Gospel of Thomas Saying 25

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This Gospel of Thomas Commentary is part of the Gospel of Thomas page at Early Christian Writings.

Nag Hammadi Coptic Text

Gospel of Thomas Coptic Text


(25) Jesus said: Love your brother as your soul; watch over him like the apple of your eye.


(25) Jesus said, "Love your (sing.) sibling like your own soul; look out for that person like the apple of you eye."


30 [25]. Jesus says: "Love thy brother like thy soul; watch over him like the apple of thine eye."

Funk's Parallels

Lev 19:18, Deut 6:5, Luke 10:25-29, Matt 22:34-40, Mark 12:28-34, Rom 13:8-10, Gal 5:13-15, Did 1:2, Barn 19:5.

Visitor Comments

Each one of us is an energy/sense/probe by God into the Universe of Being, a part of the Perception of the Infinite Field of God's Will. "Do unto others as you would have them do unto you" is in fact already a literal, absolute and inescapable truth. Whatever you do to anyone, you have done to yourself and to God! We are all clones, mirrors of each other. Each different but each the same. There is only One of us.
- active-mystic

Love your brother like the soul of the image in the mirror before you. For the brother whom you meet in the real world is another image of your own soul. The reader who isn't staggered by the implications of this interpretation hasn't thought about them enough. But I see that active-mystic above has thought about them.
- Simon Magus

Without friends one cannot know onesself.
- Rodney

The human is not born as a complete being. This is to hopefully be achieved during one's life. The many parts of you, manifest so prominently in the nafs of the Commanding Self --- nurture them, do NOT try [vainly] to kill them off. One's "bad" characteristics have a role to play. When transcended one has started to manufacture the tool to rise higher. The blindfolded handcuffed rider on a runaway horse needs to release himself, not kill the horse. The horse is a means of transport and thus useful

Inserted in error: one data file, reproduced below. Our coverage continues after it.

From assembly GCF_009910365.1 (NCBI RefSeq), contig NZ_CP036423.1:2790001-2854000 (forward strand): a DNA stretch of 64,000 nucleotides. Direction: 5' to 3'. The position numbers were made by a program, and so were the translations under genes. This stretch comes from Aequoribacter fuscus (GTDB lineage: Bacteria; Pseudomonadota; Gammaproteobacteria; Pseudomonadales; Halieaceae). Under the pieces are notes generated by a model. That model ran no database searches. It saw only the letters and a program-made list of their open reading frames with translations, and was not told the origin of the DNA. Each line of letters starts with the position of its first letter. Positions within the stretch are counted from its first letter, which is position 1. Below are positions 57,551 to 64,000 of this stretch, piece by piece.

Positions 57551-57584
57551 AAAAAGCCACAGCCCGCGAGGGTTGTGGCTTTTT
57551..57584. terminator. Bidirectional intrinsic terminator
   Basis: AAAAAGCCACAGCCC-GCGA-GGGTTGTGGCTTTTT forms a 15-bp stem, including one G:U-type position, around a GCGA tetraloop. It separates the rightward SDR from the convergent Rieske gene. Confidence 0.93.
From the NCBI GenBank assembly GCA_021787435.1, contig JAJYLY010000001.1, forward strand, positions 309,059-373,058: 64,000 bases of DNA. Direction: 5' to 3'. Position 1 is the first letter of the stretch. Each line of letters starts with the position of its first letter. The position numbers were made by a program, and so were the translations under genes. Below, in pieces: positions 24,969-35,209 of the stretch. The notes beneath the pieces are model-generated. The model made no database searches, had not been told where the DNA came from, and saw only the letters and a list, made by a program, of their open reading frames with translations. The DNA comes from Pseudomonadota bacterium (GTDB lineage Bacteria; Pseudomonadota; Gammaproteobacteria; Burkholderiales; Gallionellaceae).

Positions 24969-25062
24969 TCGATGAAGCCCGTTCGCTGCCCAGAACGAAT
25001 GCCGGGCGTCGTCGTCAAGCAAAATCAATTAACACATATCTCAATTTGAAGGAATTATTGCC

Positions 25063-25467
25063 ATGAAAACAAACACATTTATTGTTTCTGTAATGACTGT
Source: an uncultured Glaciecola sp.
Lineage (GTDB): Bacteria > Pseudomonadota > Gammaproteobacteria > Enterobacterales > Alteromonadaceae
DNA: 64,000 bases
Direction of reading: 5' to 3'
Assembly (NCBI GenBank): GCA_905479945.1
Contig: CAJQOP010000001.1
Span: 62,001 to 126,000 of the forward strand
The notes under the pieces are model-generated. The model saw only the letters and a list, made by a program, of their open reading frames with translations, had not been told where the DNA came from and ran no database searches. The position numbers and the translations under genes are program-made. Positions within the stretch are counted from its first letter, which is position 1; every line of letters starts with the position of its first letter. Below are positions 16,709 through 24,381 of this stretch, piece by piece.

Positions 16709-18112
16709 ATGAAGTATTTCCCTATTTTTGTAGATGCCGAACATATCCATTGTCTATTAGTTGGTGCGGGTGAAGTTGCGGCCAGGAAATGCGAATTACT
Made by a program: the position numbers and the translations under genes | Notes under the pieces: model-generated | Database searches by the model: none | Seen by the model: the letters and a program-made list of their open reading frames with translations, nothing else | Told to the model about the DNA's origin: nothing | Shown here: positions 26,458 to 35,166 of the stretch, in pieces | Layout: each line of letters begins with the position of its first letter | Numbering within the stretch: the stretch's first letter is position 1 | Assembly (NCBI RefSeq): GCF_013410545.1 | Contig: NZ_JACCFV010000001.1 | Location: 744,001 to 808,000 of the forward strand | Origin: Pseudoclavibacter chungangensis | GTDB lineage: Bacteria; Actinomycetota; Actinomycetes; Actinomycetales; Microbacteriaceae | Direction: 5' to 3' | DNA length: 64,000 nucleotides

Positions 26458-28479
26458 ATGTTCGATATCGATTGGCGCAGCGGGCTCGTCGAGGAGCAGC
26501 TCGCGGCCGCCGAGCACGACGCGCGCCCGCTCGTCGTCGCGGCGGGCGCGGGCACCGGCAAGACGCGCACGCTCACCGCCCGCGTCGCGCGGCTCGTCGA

- Thief37

Scholarly Quotes

Gerd Ludemann writes: "This verse [2] does not occur in the New Testament. However, the mode of expression does have parallels in the Old Testament: Deut. 32.10; Ps. 17.8; Prov. 7.2." (Jesus After 2000 Years, p. 603)

Marvin Meyer writes: "Gospel of the Hebrews 5 has the savior say, 'And never rejoice except when you look upon your brother with love,' and Didache 2:7 commands that 'some you shall love more than your soul.'" (The Gospel of Thomas: The Hidden Sayings of Jesus, p. 81)

R. McL. Wilson writes: "As Grant and Freedman say, this is 'purely jewish,' and Leipoldt and Guillaumont had already drawn attention to the Semitism involved in the use of 'as thy soul' for 'as thyself.' Quispel finds a parallel in the Person Diatessaron. All the biblical passages have 'they neighbor,' but 'brother' occurs in Leviticus xix. 17; the one ground for hesitation over ascribing this saying to early and good tradition is that for Thomas 'thy brother,' in the words of Grand and Freedman, 'means not an Israelite or another human being, but another Gnostic.' It is difficult to avoid the suspicion that the scope of the saying has been deliberately narrowed. By an orthodox Christian it would, of course, be understood in the New Testament sense, but if Jesus were known to have quoted Leviticus it is difficult to account for the change. This may serve to remind us that the same words might be very differently interpreted in orthodox and in Gnostic circles." (Studies in the Gospel of Thomas, pp. 113-114)

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Gospel of Thomas Saying 25

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